Yesterday as I was snowshoeing up a mountain, breathing so hard I felt like I was about to spit my heart out of mouth, I had the opportunity for some serious rumination on breaking trail. For those unfamiliar with breaking trail in snowshoeing, it simply refers to being the first one to cut a track through deep snow. I have always sought out contemplation at such moments as the last thing I want is my mind solely on the rigors of the effort at hand. So there I was, my body gasping for every precious molecule of oxygen available, but my mind busy building a list of the lessons of breaking trail.
Lesson one – Breaking trail is HARD!
Serious revelation, I know. Why is it so hard? Because it is the very act of going somewhere that nobody has yet been (at least since the last big snow). In fact, it is the act of going somewhere that you haven’t yet been either. You are seeking and venturing into new territory, and that is never going to be easy. The paths blazed by others, or previously by you, are always going to be easier but they also won’t yield anything new. Understand that you will have to accept great challenge to get into uncharted territory in any area of your life.
Lesson two – You can go further with the help of others.
My dog Duke was my only company on yesterday’s venture, but I have snowshoed in groups often. With a group, you take turns breaking trail, rotating through the lead duties. It is incredible how much energy this method conserves. You can go so much farther, so much faster, taking turns at the front. If you are trying to get to new ground in any facet of your life, but you’re trying to do it completely solo, I’d say you have a very long path ahead with minimal chance of reaching your destination. Supportive family members, friends, teammates, coaches, therapists, etc. make all the difference.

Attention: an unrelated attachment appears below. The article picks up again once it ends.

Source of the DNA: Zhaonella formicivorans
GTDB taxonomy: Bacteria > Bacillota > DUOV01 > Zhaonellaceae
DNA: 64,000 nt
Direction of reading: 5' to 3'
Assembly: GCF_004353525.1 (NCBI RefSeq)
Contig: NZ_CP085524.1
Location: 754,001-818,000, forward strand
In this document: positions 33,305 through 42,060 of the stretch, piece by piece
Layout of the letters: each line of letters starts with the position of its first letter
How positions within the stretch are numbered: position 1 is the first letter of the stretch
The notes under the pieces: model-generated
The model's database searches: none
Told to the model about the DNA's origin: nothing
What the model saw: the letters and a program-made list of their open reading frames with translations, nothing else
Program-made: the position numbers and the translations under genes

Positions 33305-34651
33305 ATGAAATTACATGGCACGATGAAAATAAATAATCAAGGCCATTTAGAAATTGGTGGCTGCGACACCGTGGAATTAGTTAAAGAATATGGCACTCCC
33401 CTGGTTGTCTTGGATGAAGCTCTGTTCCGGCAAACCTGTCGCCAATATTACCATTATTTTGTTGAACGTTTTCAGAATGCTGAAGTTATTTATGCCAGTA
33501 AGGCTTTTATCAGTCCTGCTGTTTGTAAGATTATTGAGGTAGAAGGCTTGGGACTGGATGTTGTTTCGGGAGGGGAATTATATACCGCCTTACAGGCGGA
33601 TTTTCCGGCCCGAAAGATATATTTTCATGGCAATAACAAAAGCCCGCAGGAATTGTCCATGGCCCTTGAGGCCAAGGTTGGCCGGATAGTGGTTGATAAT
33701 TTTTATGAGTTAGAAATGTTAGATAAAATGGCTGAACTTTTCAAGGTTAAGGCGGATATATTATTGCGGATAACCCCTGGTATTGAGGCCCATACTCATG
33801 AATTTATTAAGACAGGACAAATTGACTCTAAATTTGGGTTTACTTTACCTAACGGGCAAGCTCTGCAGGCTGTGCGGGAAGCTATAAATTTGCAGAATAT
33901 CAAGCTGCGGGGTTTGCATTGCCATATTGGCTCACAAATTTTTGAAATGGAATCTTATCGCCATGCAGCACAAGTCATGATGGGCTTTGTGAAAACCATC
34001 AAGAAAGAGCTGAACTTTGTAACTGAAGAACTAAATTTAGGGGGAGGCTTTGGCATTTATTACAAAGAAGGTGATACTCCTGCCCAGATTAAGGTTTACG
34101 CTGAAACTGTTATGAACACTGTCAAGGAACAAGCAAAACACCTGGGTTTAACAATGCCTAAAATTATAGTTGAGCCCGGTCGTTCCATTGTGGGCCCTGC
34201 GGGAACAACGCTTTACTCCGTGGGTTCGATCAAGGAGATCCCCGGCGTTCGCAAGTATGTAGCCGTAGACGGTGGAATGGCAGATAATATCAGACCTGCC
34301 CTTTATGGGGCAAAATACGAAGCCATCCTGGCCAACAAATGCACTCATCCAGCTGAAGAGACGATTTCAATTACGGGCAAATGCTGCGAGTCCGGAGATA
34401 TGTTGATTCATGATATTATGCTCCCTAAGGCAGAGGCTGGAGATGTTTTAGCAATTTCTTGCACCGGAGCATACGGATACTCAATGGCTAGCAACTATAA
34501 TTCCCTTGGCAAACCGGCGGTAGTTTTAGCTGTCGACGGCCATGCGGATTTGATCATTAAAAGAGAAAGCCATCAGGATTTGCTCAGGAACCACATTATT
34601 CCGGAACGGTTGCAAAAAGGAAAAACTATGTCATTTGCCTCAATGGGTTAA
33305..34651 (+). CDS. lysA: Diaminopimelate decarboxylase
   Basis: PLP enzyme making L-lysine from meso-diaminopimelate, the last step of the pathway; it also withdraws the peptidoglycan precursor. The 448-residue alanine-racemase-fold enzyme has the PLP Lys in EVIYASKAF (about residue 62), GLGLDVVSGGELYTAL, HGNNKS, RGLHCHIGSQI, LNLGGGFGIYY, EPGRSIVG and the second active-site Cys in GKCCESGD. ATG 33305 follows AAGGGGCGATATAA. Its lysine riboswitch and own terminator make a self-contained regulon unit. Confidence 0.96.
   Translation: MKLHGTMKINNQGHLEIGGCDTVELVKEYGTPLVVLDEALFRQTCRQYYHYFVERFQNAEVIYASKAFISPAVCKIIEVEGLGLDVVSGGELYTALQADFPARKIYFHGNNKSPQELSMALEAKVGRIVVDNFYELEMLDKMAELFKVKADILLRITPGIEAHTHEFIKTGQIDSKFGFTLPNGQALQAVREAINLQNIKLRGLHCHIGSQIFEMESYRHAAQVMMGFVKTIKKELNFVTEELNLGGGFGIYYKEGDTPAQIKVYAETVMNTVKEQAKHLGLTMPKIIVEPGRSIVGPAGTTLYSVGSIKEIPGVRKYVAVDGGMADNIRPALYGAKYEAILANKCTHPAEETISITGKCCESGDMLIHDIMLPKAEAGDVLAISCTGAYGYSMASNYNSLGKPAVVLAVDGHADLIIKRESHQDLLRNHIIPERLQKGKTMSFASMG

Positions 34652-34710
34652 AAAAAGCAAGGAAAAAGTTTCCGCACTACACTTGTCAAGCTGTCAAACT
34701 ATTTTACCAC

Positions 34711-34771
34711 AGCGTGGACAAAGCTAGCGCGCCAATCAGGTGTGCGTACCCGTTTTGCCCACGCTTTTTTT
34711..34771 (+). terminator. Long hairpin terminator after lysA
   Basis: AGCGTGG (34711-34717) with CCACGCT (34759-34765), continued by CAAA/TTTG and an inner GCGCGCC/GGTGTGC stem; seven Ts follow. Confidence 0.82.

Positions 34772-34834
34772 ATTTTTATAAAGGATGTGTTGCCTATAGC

Lesson three – Break things down.
When something is as daunting as breaking trail, the last thing you want to be thinking about is how far you have to go. When the goal is a summit as mine was yesterday, it’s not too helpful to just stare up at that vast stretch that still lay in front of you. Your steps are so small in comparison to that distance, and the effort is so great, that it is about impossible to remain positive and engaged if your focus is on all that is left to cover. I pick little goals to break the effort into sections…..’just get to that next tree’ for example. Interestingly when I set these little goals I often feel like I’ll barely be able to reach them, but when I get to that next tree many times I feel energized, even renewed. When you are facing a long hard road, do yourself a favor and at least break it up into a bunch of short hard roads.
Lesson four – Efficiency is everything.
With any effort of a reasonable duration, especially one that requires high repetitions, efficient movement will pay massive dividends. It is quite literally the little things that count. When I initiate the movement to pick up my foot and move it forward again am I bringing it up first each time so I don’t end up pushing my snowshoe through more snow increasing resistance and thus amplifying energy expenditure? Is the timing of my pole placement correct? Am I keeping the movement of my limbs linear and limiting lateral force applied? Is your movement toward your current goals efficient?
So accept the difficulty of seeking new territory, enlist and value the support of others, break that long road into attainable sections, and be efficient at every step. We all have uncharted places we seek, let’s get to work breaking trail.